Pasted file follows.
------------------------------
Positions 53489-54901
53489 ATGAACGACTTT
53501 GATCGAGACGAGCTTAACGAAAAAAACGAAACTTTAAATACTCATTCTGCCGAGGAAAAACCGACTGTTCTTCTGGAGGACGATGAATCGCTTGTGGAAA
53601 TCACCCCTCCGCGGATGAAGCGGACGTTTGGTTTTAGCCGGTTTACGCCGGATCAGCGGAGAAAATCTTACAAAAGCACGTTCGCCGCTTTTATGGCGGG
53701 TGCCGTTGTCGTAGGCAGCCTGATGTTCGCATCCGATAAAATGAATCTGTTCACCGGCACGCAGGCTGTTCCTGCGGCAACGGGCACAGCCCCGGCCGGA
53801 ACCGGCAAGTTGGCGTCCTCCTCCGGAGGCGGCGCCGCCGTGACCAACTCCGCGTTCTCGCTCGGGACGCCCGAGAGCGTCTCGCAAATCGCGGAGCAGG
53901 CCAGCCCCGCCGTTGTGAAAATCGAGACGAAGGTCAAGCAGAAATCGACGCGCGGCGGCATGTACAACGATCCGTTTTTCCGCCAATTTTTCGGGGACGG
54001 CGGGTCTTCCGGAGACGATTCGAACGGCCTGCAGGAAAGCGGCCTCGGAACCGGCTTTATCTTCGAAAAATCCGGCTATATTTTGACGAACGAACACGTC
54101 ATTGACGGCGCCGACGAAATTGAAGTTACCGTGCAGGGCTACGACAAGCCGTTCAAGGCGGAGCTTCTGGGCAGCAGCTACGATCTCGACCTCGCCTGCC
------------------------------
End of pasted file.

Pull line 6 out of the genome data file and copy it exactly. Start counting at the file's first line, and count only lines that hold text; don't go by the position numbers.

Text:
53801 ACCGGCAAGTTGGCGTCCTCCTCCGGAGGCGGCGCCGCCGTGACCAACTCCGCGTTCTCGCTCGGGACGCCCGAGAGCGTCTCGCAAATCGCGGAGCAGG